Republican caucus-goers in the IMU's Iowa Theater
Republican caucus-goers in the IMU's Iowa Theater

My first Caucus experience

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-By Keith Reed

Keith-reed@uiowa.edu


 

This was my first ever caucus. My location to caucus was based on my address, and I was sent to

the Iowa Theater in the Iowa Memorial Union. I have to say that compared to the Democratic

caucus supporters and volunteers, there were not too many Republican supporters and volunteers

directing their respective voters to caucus locations. There was a texting service for the

Democratic caucus locations,  while the Republican caucus locations only had a website (that

was sub-par on mobile, if I might add). When I finally reached the location, it was an easy

process, as everyone had already filed into the theater.


 

Republican caucus-goers in the IMU's Iowa Theater

Republican caucus-goers in the IMU’s Iowa Theater


 

The theater was full and that was good to see that so many young people are involved in the

democratic process. Some of the faces seemed familiar to me because I am still technically

living in the dorms. Sprinkled throughout the crowd were older patrons from the community and

outside of the state. The caucus event started with the Pledge of Allegiance. There were opening remarks from the temporary caucus chair who soon

became the permanent caucus chair. The position of caucus secretary was soon delegated. The

donation folder was passed out and it circled the entire crowd twice and it still seemed quite

light.

The floor was then opened up to caucus-goers to lobby for the candidate of their choice and

persuade the public to jump to their side. Through all of the presidential hopefuls, the only

candidates who were spoken for were Ben Carson, Rand Paul, Marco Rubio, John Kasich, and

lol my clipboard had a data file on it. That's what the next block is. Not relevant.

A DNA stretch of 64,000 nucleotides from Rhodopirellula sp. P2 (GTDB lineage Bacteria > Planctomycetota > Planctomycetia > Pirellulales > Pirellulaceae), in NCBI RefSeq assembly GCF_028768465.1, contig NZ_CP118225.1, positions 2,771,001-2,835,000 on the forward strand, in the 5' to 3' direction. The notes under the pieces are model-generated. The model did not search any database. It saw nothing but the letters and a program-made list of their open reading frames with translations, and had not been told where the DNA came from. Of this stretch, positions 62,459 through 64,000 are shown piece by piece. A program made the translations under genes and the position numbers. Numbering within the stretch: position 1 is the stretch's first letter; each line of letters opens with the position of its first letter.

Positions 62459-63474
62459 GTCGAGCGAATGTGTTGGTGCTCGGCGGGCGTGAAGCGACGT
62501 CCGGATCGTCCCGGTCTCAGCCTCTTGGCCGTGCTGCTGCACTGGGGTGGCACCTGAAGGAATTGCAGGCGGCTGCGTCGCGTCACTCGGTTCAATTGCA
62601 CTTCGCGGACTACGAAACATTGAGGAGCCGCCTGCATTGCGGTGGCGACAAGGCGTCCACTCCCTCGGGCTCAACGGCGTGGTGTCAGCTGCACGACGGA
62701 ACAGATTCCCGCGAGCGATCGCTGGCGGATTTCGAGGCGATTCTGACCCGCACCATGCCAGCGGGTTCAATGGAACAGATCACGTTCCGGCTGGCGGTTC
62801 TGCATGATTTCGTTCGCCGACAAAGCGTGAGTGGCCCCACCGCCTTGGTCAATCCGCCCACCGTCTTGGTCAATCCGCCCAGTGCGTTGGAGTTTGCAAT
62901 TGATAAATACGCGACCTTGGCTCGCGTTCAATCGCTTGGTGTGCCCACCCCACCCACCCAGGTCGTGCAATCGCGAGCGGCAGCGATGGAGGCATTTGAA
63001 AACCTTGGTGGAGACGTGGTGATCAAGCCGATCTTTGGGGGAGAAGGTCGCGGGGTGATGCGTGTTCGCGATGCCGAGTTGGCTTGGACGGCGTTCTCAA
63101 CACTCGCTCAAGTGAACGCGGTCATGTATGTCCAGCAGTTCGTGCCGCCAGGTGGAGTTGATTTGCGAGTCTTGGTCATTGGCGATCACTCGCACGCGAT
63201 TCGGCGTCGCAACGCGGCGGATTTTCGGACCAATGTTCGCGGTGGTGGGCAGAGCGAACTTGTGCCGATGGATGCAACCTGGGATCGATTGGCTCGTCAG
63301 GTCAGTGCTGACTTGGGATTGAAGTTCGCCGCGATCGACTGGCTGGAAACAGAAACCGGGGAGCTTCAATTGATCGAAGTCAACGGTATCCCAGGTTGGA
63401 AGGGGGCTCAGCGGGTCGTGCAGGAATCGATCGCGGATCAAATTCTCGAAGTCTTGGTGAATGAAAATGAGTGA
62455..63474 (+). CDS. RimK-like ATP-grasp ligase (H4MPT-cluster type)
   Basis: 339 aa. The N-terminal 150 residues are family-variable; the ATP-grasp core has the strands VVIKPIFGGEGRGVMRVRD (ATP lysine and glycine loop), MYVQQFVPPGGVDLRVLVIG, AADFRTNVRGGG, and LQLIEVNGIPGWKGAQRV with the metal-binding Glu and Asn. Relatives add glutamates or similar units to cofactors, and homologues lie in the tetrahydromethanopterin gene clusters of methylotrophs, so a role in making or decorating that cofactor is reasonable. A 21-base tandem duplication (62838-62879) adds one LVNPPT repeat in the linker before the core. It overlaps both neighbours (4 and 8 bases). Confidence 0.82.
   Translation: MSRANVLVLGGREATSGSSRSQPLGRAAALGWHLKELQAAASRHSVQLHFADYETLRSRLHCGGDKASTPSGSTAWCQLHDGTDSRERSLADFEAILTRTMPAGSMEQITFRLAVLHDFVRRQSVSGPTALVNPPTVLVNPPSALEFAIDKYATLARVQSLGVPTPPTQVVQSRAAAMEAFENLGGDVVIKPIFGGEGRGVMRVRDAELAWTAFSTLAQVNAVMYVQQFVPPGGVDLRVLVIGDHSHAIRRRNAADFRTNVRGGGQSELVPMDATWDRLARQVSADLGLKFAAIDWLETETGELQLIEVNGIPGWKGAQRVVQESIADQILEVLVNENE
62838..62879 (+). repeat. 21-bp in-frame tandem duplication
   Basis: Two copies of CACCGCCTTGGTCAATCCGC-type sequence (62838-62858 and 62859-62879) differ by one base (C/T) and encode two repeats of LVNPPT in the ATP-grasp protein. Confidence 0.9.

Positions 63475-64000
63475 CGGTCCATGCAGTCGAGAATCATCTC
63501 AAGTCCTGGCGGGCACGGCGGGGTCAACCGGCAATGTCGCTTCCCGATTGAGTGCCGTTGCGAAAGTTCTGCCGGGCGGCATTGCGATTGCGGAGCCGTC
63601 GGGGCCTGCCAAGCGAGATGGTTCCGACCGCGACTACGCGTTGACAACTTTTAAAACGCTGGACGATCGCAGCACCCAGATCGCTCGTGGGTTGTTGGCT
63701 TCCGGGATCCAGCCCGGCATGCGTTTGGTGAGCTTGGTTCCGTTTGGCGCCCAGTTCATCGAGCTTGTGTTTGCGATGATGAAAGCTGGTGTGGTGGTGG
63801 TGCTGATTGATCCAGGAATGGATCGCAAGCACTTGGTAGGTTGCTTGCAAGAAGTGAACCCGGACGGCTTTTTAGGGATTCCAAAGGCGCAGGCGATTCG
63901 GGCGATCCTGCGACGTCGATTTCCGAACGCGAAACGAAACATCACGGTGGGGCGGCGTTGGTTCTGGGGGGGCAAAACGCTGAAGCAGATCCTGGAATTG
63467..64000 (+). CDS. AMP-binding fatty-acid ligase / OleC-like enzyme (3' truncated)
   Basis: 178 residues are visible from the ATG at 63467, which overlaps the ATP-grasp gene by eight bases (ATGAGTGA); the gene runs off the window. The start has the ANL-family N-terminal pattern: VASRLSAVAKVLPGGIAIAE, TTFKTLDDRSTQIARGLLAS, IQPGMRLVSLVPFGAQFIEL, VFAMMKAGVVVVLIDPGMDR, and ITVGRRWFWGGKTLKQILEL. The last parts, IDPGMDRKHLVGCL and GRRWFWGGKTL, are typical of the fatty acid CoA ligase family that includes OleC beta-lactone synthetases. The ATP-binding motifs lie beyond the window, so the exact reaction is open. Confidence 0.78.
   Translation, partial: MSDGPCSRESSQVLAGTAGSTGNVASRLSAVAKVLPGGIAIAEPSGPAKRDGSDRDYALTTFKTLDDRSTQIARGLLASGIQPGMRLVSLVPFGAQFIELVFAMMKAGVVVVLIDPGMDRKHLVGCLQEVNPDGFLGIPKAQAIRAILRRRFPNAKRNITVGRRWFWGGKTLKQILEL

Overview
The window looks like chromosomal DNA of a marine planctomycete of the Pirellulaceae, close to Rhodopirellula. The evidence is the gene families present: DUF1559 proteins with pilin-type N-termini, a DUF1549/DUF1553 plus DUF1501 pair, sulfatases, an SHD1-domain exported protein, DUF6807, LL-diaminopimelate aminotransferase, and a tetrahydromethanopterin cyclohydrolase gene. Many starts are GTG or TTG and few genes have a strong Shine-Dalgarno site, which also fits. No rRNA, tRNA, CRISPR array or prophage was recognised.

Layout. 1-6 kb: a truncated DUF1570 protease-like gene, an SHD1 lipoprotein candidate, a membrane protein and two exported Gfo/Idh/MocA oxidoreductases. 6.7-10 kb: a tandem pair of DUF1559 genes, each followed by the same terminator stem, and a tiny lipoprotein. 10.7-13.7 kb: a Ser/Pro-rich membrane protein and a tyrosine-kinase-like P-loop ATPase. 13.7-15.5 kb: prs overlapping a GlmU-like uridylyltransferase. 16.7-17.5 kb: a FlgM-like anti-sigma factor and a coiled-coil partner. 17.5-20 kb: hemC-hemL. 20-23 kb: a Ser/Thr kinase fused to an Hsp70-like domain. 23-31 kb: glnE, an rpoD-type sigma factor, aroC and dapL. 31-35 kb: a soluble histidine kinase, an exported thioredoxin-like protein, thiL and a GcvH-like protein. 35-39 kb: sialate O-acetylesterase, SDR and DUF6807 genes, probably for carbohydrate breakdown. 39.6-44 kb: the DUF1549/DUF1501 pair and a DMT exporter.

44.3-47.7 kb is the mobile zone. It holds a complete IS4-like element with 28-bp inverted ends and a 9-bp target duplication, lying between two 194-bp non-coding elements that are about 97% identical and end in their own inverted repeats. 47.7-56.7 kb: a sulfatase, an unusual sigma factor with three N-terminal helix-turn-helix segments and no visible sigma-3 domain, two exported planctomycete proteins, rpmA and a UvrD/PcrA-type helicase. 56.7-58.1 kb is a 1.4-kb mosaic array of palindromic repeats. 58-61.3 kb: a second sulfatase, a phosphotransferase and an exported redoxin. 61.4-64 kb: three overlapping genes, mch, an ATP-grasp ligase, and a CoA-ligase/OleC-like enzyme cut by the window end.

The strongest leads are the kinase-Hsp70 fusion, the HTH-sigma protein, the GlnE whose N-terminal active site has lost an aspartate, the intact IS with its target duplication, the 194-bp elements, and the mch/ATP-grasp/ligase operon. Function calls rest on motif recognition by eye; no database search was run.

Mike Huckabee. The first three speakers who volunteered, in their respective orders, were

students while the last two were older men. While Jeb Bush, Chris Christie, Ted Cruz, Rick

Santorum, Jim Gilmore, and Donald Trump did not have any volunteers to speak on their behalf.

Actually, when Trump’s name was mentioned there was an uproar of laughs throughout the

crowd. It was time to vote for the candidates. The ballots were passed among the crowd and

amid confusion about the number ballots each person was to get; it soon became clear. After all

the ballots were passed in, soon left many of the caucus-goers, but the event was far from over.


 

Debating policy issues

The remaining attendees pick delegates


 

Soon after all of the votes were in, it was time to pick the delegates. There was so much

confusion going on throughout the three-fourths empty Iowa Theater. The people who

volunteered to speak for the candidates of their choice even had trouble figuring out the purpose

of a delegate. The now permanent caucus chair was also confused about the purpose of a

delegate and the packet that she was reading from did not specify such either.

Next on the docket, were platform issues. The ideas raised from those who were left in the

theater align with the common themes surrounding the presidential race. The proposals ranged

from the legalization of marijuana, reducing the national debt, healthcare reform, education

reform, and end of bulk government spying. These proposals were adopted and they are going to

be forwarded to the country convention.

The votes were tabulated and the result was that Marco Rubio won the majority of caucus votes

in the Iowa Theater.


 

Debating policy issues

Debating policy issues